A computer analysis of stack effects in a large multi- storey building was performed, comparing the air flow (and consequent hypothetical smoke concentrations at higher floors) with and without a smoke shaft. Additionally, tests were performed on one building using one of two stairwells as a smoke shaft. Results indicate that a smoke shaft can be effective in limiting smoke movement to upper stories, as long as the fire floor is not open to outside air (such as by a broken window), or the smoke shaft is not open to a floor higher than the fire floor.
This paper describes a set of velocity measurements which were made within a series of models of rectangular enclosures whose dimensions in plan were varied, the heights of the walls being held constant. The airflow's speed was measured at each of the points of a rectangular grid and the arithmetic mean of these measurements was adopted as a measure of the enclosure's performance in providing shelter from the wind, and was used to compare the effectiveness of one geometry against another. It was found that the degree of shelter could be optimised by a correct choice of geometry.
For proper control of the ventilation in a building, it is necessary to know the factors involved. These include (1) the climate, including temperature, wind direction, and wind velocity, (2) the building performance, (the interconnections b
Several empirical models of house air infiltration, available from the literature, were reviewed and evaluated. Without exception, the limitations, inherent in these models, were found to stem from inadequate accounting of the interactive forces controlling air infiltration. In general, each of the available models was found to accurately reflect the specific real case used for verification, but extension of the model to other structures and situations was found to be totally inadequate.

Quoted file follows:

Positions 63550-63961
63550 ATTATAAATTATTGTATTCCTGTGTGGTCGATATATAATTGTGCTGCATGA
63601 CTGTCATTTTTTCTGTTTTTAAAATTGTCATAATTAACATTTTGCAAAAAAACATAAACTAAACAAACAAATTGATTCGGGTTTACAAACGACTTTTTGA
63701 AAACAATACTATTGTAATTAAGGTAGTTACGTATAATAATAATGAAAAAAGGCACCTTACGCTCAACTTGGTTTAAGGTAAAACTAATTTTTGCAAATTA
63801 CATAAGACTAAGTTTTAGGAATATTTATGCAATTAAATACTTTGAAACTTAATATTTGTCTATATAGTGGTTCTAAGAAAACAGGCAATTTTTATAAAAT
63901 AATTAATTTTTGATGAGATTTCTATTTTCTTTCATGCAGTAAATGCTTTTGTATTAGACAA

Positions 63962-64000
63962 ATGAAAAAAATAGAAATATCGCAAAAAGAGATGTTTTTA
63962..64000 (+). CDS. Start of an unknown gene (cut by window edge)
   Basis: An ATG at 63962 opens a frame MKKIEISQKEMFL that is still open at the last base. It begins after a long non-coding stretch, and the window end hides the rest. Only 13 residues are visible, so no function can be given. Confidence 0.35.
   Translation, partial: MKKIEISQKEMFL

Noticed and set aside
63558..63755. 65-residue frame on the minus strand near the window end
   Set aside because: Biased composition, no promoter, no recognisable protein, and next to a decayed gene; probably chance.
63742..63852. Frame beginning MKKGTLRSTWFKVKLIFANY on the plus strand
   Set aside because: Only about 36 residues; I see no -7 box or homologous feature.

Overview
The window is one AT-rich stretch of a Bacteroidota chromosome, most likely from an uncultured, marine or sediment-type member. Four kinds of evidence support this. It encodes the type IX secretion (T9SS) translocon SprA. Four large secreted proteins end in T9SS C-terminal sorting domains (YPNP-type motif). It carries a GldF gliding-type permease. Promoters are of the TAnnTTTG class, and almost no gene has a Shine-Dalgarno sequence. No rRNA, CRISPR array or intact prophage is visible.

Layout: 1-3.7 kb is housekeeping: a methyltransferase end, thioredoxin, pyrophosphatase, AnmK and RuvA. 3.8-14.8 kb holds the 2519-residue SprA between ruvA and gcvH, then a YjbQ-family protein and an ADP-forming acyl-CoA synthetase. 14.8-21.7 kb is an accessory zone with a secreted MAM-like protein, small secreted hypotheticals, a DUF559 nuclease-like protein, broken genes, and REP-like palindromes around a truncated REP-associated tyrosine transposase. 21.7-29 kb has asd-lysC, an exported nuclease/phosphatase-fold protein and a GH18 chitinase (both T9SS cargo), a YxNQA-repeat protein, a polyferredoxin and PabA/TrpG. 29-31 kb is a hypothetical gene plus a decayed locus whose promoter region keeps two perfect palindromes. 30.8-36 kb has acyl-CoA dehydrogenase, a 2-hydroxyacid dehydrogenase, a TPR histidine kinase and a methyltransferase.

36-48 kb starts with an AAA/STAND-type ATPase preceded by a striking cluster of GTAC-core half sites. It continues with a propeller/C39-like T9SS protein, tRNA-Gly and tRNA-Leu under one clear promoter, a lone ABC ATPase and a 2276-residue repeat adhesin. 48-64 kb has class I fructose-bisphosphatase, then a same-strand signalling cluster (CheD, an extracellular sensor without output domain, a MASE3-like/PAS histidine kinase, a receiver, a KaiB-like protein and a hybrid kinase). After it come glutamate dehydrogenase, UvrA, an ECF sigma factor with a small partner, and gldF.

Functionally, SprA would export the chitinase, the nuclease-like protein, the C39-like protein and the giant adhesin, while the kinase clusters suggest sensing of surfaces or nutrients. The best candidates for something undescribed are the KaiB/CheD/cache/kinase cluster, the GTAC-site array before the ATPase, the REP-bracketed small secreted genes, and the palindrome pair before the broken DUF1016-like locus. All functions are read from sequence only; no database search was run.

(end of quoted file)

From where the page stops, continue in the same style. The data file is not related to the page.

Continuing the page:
A systematic series of tests measuring probable distribution of wind pressure on buildings over a practically useful range of building proportions was undertaken using a three dimensional tunnel on a wide assortment of simply gabled block type structures. These tests were then extended to thinwalls, hangar type structures, and simple building groups. The possible effects on building codes and construction techniques are discussed.
The pressure drop and flow characteristics of short capillary tubes have been investigated experimentally for length-to-diameter ratios varying from 0.45 to 18 at diameter Reynolds numbers ranging from 8 to 1500. In the range of the dime
An analysis of ventilation necessary to maintain air quality in an above-ground fallout shelter was done, making use of theoretical models, and generalizing the results to fit measurements on actual shelter data. Results show that, at most, boundary surface heat loss serves as a safety factor for ventilation systems, and thus ventilation systems should be designed to remove the entire thermal load generated within the shelter. This, when considered in addition to weather and load expectations, establishes an upper limit on ventilation equipment size.
A comprehensive computer program for the prediction of air flow and smoke migration in the building was applied to the 11 story administration building of the National Bureau of Standards. Natural air leakage rates under various climatic conditions for several ventilation system operations were obtained. The computed results were compared with measured air leakage rate by using the sulphur hexafluoride tracer gas technique. Smoke migration was simulated for the selected pressurization conditions.